Director Matthew Ozawa (A Little Night Music, The Memory Stone) says that, if the world-premiering chamber opera After the Storm is a success, there will be no applause at the end. He might be on to something; those who previewed the beginning scenes last year were moved to tears.
Not much remained of Galveston after the Great Storm of 1900, upon which the opera is based, so librettist Stephanie Fleischmann (making her HGO debut) pored through special collections in Galveston's Rosenberg Library, as well as interviews, to create the heartfelt story that interweaves a storm from the future, and also scenes from 2008's Hurricane Ike.
“People are like weeping just from the prologue,” says Ozawa of those advance performances. “It's a very, very powerful story. In scene two, Eliza [performed by HGO studio artist Sofia Selowsky] is searching for these letters – the letters from her ancestors from 1900 that survived the Great Storm – and as she is searching for them, she realizes she has to go up to the second floor, and realizes they are destroyed.” As the hurricane storms outside, and as each letter succumbs to the water, the ancestors come alive, one by one, to retell their story. “Listening to them, she will only have the memory of what they wrote,” says Ozawa. “[It's] powerful, beautiful, also so poignant and heartbreaking. The idea of objects, memory, family, history is literally woven into this one moment.”
Producing a chamber opera in Houston and then, a mere 48 hours later, again in Galveston presented a few challenges, and many questioned how Ozawa would pull it off. “People have asked, 'How are you going to re-create three storms? It sounds like a movie,'” says Ozawa, who says the beauty of live theater and really great storytelling is to allow the audience to use its own imagination. “Nothing that I could do could ever re-create the imprinted memories. My goal is to create a visual landscape: open, abstract and empty, to allow their own memories to live onstage as they're watching.”
Ozawa had to dig deep into his theatrical toolbox of magic tricks, but he says he enjoys the challenge. A perimeter of rope defines the Victorian house, with a few articles of period furniture on wheels. As the storm progresses, the rope perimeter becomes the rapidly moving water line. “Floating above everybody in the sky is a sort of tapestry of debris. That will be lit. [Lighting design is by Michael James Clark.] It's very, very simple. There's not a whole lot out there. But with lighting, movement and the space, my hope is that it's very evocative,” Ozawa says of the grand piano, family portrait, lamp and door that will seemingly float through the space.
He says the composition by former HGO studio artist David Hanlon (The Ninth November I Was Hiding, Past the Checkpoints), who also is conducting, is both majestic and poetic. The cast includes HGO studio artist Mane Galoyan and, making their HGO debuts, Lindsay Russell and Mark Thomas. Cecilia Duarte plays Harriet/First Responder, and former HGO studio artist Mark Diamond is Cyclone/Wilbur.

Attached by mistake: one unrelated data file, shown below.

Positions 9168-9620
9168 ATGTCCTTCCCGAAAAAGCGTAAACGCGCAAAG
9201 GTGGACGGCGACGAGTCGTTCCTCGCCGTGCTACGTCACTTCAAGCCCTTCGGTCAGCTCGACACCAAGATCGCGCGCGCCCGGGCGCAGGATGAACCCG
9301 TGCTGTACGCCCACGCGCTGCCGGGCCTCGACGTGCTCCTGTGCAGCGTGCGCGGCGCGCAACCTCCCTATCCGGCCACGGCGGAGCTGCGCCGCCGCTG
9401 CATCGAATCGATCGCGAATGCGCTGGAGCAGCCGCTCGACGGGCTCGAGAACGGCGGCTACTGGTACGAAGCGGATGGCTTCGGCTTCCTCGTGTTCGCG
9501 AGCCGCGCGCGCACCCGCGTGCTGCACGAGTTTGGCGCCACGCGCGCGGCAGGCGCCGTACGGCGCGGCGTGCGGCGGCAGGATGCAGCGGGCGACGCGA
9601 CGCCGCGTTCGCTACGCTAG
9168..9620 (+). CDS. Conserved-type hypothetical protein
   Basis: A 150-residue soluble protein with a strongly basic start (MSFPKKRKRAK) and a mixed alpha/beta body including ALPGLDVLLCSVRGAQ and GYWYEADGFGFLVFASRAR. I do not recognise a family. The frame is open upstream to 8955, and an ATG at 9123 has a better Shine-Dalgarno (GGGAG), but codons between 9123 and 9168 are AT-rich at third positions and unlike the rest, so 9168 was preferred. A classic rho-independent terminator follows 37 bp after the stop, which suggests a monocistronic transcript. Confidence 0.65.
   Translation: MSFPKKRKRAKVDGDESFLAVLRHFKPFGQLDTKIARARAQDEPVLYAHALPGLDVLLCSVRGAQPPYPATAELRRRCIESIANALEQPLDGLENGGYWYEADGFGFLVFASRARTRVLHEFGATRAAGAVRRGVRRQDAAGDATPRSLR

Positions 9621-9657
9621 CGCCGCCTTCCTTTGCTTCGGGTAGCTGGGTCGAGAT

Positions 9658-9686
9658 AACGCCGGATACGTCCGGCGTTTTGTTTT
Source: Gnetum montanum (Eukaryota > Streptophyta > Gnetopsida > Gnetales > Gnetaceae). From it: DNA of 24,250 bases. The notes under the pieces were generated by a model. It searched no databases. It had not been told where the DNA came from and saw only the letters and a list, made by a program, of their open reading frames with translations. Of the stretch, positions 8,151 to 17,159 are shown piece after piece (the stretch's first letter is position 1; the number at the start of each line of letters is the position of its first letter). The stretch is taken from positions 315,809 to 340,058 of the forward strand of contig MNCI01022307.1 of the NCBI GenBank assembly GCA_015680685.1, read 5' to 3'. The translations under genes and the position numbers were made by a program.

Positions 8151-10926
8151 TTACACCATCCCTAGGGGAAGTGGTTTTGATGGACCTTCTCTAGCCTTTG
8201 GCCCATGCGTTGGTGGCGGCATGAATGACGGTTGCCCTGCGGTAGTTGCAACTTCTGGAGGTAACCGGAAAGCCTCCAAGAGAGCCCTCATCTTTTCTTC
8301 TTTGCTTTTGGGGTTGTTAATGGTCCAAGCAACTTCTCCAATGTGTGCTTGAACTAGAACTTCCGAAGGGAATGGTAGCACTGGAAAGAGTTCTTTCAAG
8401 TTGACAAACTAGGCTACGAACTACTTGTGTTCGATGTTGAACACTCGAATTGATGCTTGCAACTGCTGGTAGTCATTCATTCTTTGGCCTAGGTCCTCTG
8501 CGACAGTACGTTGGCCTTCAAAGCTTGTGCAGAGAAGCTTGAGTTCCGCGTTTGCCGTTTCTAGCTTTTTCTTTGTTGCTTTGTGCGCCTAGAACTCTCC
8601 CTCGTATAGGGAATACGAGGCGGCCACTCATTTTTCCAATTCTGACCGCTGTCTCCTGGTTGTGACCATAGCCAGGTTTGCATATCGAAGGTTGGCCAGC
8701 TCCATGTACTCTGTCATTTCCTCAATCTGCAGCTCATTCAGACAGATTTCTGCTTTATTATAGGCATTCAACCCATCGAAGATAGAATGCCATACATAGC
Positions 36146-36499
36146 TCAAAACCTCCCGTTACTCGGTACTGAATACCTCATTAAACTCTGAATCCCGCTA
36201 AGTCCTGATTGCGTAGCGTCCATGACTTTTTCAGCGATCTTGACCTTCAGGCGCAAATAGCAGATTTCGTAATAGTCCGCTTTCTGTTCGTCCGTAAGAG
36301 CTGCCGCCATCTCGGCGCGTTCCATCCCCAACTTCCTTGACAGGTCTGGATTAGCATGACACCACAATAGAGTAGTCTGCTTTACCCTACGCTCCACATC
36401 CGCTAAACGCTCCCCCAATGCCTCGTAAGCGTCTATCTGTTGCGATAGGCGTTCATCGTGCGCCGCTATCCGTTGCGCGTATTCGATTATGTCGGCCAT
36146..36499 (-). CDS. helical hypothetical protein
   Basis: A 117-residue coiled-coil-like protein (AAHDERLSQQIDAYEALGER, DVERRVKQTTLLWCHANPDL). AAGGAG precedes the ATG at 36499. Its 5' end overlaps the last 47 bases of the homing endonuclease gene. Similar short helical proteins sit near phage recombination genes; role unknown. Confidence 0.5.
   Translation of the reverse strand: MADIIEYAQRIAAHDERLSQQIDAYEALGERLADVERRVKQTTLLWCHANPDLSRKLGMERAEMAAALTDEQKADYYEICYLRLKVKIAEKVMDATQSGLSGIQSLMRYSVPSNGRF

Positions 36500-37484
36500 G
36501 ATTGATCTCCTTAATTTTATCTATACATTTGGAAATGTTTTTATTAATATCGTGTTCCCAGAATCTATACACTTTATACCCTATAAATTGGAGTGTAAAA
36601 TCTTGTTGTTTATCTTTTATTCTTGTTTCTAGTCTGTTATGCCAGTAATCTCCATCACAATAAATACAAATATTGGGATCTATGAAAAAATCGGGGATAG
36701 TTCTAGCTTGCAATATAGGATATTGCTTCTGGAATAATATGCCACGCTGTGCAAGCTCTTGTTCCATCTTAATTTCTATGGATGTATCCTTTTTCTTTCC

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As the story jumps in time, costumes for the characters and ensemble have to transition from 1900 to 2008, back and forth. Ozawa says they're not doing millions of costume changes, just subtle differences to show the era. “You're a magician; very complicated scenarios,” he says. “It definitely is a little Project Runway.”
Ozawa feels that the story is universal, and not just relevant to coastal cities. “I feel on an even broader context that this relates to any person who is located in an area that could be hit by a natural disaster, like an earthquake, a blizzard or a tsunami. The communities who are bound together, who survive these traumatic events, demonstrate resilience. [They] come out stronger.”
As for that “no clapping” part? As the story unfolds for Eliza, who lives in Galveston, and her daughter in Houston, the daughter – who had turned her back on the past – discovers she's rooted and deeply connected to her home in Galveston. “Once an audience has gone through the journey, almost the best response will be no clapping, no applause,” says Ozawa. “People will sit there and will have gone through something, pick through the pieces, digest all of this. My hope is that the work resonates with people, weeks, months, years after they see the show.”
Performances are scheduled for 7 p.m. May 13 at the Wortham Theater Center, 501 Texas; and 7 p.m. May 15, at The Grand 1894 Opera House, 2020 Postoffice, Galveston. For information, call 713-228-6737 or 800-821-1894 or visit houstongrandopera.org. $22 to $30.